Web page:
Sean Kalinich

Anyone that does not think that cybercrime is now a bug business has been living under a rock. The news related to different cybercrime-as-a-service groups, especially ransomware, has never been more frequent. We have seen groups offer larger profit sharing, special tools, access to customization tools and now we hear that the Cyclops group is even offering an information stealer as something of a value add if you use their services.

Since Executive Order 14028 came out on May 12th from the Biden Administration there has been a lot of talk about what it means and what are the legal and regulatory ramifications of this order. While the larger conversation is one for a later (and much longer) article the overall tone of the EO is one that highlights a desire to centralize control over cybersecurity at the federal level, but not a lot of direct regulatory changes. Everything is recommendations, or guidelines. There is nothing in EO14038 that makes any real changes. Now that is both a good thing and a bad thing. On the one hand it means that organizations have time to adapt to the tone and general message of the EO and new cybersecurity requirements, and on the other hand, as we are already in an election cycle, many companies are likely to adopt a wait and see attitude towards any changes. One area is around SBOM, or Software Build of Materials.

So, there you are, you have found the one thing in all the internet that will make your object drive life complete. You put the fabulous object into your cart, giddily fumble out your credit card and enter those embossed numbers into the checkout screen and click to start the journey of your newfound treasure. Unbeknownst to you, attackers had previously injected skimming scripts into the site and captured all your card data for use later, or to sell in bulk on a dark web marketplace later.

Spring, the time of renewal, the time when nature wakes up. It is also a time when Zero-Day flaws hit the web. This year has been no different with many Zero-Day flaws identified in April and May 2023. The reasons for this are varied, but commonly we see Zero-Day flaws identified after everyone comes back from their Holiday vacations and after budgets are done, the money is available and initiatives for thew new year start. One of the more interesting zero-days for 2023 was a flaw found in MOVEit Transfer software.

The news that a feature in Gmail that shows a verification check mark for a sender is being abused by attackers should come as a surprise to no one. After all attackers have coopted, code singing certificates, legitimate web sites, and more as part of their attack processes, why wouldn’t a simple blue check mark be difficult? The new feature was introduced last month and, on the surface, looks like a great idea. Show that the sender of an email is who they say they are.

There is a new bit of malware targeting iOS users via iMessage from what appears to be a new APT (Advanced Persistent Threat) group. The campaign appears to have been in play since some time in 2019. The malware, according to researchers, leverages iMessage to send the targeted user an attachment that then runs with Root Privileges on the device. The result is a complete takeover of the device in question.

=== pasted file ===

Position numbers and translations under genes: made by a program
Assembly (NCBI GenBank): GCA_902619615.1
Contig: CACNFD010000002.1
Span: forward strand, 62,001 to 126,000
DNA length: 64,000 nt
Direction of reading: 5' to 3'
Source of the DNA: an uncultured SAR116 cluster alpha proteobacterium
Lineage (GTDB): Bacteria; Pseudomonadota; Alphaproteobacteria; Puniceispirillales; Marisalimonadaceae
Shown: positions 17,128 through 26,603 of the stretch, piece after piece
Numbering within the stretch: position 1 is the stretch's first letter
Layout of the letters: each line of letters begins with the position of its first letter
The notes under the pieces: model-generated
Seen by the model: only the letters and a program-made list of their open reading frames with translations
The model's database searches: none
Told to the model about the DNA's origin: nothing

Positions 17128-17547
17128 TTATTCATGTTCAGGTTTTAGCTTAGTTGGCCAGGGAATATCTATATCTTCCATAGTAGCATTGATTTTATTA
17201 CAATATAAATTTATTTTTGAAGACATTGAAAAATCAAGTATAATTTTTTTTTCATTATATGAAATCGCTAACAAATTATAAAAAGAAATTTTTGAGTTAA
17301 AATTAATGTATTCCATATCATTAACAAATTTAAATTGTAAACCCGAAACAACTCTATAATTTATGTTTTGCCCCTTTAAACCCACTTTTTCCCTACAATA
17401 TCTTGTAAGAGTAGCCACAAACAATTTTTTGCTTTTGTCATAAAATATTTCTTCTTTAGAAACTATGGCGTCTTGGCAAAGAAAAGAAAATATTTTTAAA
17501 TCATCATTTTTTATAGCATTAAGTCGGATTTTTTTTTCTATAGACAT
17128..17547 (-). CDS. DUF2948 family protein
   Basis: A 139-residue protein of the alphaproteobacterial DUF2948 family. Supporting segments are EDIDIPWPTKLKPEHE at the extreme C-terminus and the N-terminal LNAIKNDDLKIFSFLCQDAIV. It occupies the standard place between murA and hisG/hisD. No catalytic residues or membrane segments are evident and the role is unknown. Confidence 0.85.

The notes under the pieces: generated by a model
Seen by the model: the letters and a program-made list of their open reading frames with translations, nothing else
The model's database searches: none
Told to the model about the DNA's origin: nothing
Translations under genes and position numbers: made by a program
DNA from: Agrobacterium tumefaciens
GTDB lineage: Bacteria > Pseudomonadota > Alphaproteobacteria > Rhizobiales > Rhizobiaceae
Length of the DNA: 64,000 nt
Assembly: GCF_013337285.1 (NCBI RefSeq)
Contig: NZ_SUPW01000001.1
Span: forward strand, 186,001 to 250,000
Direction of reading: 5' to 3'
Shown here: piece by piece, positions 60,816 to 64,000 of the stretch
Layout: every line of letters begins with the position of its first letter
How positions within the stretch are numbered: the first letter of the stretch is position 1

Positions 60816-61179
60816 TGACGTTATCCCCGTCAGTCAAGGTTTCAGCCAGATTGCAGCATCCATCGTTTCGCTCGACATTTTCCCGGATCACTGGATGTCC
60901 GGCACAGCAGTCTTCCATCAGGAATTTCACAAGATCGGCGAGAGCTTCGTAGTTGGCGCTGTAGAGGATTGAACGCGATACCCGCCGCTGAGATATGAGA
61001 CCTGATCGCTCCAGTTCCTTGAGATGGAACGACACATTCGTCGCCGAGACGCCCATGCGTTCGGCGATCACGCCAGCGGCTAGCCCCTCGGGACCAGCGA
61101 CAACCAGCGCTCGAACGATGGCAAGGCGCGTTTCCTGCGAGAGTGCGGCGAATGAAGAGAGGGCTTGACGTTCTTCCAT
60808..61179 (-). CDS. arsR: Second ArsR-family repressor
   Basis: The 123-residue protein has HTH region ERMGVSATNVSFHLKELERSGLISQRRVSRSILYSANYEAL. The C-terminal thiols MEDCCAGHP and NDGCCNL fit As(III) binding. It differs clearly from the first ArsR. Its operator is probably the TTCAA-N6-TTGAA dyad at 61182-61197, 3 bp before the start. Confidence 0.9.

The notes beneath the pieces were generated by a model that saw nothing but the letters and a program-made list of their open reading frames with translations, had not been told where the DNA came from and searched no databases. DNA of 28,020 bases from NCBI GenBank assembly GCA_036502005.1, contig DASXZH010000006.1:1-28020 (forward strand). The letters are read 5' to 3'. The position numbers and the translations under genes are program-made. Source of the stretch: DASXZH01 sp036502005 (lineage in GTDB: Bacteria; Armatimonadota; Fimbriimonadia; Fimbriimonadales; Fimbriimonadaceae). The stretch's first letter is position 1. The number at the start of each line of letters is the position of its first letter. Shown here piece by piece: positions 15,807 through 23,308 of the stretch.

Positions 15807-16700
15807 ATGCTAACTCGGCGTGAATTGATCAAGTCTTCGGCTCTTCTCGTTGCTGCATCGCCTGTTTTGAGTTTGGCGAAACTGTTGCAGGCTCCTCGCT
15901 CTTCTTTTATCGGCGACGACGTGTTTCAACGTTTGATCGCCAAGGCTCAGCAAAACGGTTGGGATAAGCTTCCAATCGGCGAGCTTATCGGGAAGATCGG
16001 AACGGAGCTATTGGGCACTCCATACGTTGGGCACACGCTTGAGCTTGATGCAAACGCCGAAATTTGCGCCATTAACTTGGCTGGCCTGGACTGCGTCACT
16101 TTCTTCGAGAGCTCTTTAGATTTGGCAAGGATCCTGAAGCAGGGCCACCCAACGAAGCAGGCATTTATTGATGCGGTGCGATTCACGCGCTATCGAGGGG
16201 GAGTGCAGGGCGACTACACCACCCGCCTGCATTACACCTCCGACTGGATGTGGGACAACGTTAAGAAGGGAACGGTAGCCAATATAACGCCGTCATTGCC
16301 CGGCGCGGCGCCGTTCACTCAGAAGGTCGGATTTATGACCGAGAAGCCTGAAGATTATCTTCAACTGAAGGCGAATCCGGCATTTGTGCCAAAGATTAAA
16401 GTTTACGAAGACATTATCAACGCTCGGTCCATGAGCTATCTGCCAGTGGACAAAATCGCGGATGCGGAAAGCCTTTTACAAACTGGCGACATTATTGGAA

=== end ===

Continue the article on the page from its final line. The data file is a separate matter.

The arguments for and against AI as a threat all seem to be centered on the point of AGI (Artificial General Intelligence). This is the point where the reasons skills of AI are on par with the average human brain. When reached it would mark an evolution in AI. The people saying AI is a threat are trying to slow down progress towards this, while those arguing it is harmless all say we are nowhere near that stage. I have argued that this point is irrelevant in terms of assessing the dangers of a blind rush to build and shove AI into everything.

Google’s Chrome (and derivatives) is one of the more popular browsers on the market. It reached the height of popularity via a well-orchestrated marketing push, dissatisfaction with Microsoft, and being one of the faster and more secure browsers (at the time). However, the popularity of the browser and some less than stellar security policies in the Chrome Web Store have made it a nice target for attackers.
Goggle recently removed a total of 32 malicious extensions from the store with downloads possibly totaling 75 million.

Remember how the EU regulators said the Microsoft Activision deal was pro competition and pro-consumer? Well, I wonder what they might be thinking now as news is dropping saying that both Microsoft and Activision are considering pulling games out of the UK in order to push the buyout through. The deal all on its own is far from pro-competition and standing on licensing agreements that affect 1% of the market defied logic, but now we see the lengths that Microsoft is willing to go to in order to get their way.

The group behind BlackCat ransomware seem to be following some good business practices as they have launched a new variant with improved performance (faster encryption) and detection evasion. First identified in February of 2023 the new variant has been given some extra attention after an update to this flavor was seen in April. BlackCat is notable as being the first ransomware written in Rust identified in the wild.

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